It’s a gross fact that people do attempt to malign women simply because they are women. These people, however, are a minority that should not be validated by think piece after think piece. Dedicating 1,200 words to what a single misogynistic male said is only validating that behavior. Rather, the journalists of the metal scene should merely focus on the positives and move forward. (#NiceMetalTwitter has been blowing up in 2016.) Even when offended, journalists in the scene should always seek to rise above save for when the outrage is so irreprehensible that no weapon mightier than the pen can be used to admonish.

In reference to improving relations and comfort for women in the metal community I propose that there isn’t any active, revolutionary steps to be taken. Rather, I think women should continue to carry on being leaders of the metal scene by writing, producing, composing, performing, etc. We all, as individuals, need to put gender to the side and, for the sake of metal, honor solid work on all side of the coin regardless of who or what was behind it. Be who you are regardless of what people say or think.

Women have always been a part of music (and metal) and they will forever continue to be a huge part of it. Anyone that believes differently is simply a draconian troglodyte that refuses to accept reality. Thus, they can go join each other in a cave and attempt to create Wardruna style drum chants.

Tenebrous Kate: One of the beautiful things about metal is that it’s a malleable form of music, with innumerable styles and subgenres for musicians to explore. As a result of all these avenues of expression, there’s space within the boundaries of metal for people of any background to vent in a number of cathartic, creative ways. It only makes sense that diversity in metal will increase with the rise of cheap and user-friendly channels of internet distribution. Signal-boosting woman musicians–or musicians of all races, creeds, and nationalities–is great when the intent is to uncover exciting new music. Simply put, there’s no down side in giving everyone a fair shot at expressing themselves through metal.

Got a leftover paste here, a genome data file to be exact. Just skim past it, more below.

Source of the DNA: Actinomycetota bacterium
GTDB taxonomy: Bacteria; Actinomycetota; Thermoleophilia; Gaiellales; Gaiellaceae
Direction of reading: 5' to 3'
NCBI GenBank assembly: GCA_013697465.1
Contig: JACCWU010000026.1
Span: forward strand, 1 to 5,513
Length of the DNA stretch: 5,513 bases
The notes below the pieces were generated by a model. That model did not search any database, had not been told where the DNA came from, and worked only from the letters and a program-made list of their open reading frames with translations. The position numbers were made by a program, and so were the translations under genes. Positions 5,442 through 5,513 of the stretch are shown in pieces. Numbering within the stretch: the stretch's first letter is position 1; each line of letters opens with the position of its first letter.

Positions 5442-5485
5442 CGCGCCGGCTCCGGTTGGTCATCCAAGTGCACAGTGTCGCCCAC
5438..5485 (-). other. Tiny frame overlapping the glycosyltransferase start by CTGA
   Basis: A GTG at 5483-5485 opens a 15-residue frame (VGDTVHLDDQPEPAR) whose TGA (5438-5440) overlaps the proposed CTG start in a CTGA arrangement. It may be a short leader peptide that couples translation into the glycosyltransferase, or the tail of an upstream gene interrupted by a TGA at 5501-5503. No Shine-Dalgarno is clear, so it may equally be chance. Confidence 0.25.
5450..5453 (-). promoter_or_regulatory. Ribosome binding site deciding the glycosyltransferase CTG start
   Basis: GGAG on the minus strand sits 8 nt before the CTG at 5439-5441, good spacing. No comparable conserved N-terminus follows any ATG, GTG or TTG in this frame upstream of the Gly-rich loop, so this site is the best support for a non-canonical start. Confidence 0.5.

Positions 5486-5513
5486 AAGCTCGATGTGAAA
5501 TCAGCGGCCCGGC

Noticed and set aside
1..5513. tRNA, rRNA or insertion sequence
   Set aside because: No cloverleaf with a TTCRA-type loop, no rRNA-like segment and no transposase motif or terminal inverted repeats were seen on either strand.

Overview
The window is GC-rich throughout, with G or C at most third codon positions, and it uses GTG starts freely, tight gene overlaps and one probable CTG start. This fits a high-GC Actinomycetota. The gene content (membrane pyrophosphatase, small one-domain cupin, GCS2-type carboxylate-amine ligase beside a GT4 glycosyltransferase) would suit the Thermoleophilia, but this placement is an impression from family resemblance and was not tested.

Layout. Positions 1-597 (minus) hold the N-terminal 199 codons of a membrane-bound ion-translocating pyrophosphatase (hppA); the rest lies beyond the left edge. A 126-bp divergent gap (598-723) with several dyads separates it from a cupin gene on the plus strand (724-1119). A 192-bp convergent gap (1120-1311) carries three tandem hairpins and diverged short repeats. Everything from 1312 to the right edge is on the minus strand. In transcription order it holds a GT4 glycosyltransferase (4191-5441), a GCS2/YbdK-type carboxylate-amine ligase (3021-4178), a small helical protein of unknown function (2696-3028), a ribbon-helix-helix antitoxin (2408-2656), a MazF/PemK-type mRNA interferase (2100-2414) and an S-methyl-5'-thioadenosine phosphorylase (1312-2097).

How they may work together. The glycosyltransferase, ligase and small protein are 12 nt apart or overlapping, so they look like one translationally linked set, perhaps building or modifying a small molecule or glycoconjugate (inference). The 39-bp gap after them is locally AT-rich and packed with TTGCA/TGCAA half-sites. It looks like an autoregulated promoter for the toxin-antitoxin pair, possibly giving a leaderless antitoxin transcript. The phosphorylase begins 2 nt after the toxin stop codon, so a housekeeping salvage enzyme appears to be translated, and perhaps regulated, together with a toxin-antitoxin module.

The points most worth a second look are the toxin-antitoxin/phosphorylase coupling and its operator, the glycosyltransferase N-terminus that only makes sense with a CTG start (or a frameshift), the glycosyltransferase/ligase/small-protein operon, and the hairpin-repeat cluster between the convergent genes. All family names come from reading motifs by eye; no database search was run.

Where things start to get dicey is when signal boosting an artist becomes virtue signaling on the part of the writer. There’s a sense that a disproportionate part of the “Women in Metal” conversation focuses on the things being done to women instead of on the things these women are doing. Women shouldn’t be assumed to be victims or–worse still–members of some monolithic, genitally defined bloc. It’s crucial to talk about women as fellow fans and creators, and to let their unique work, philosophies, and personalities stand on their own merits, almost as if they were human beings after all.

Josh Stewart: To start with and just so we are crystal clear: anytime a person attempts to step in someone else’s shoes whether to write a piece, comment on something, and/or try and sympathize with a situation this person is automatically wrong. Period. Until one actually walks in their subjects shoes — and this can never happen — it is literally impossible to know what the subject is going through, has lived through or even their take on life in general.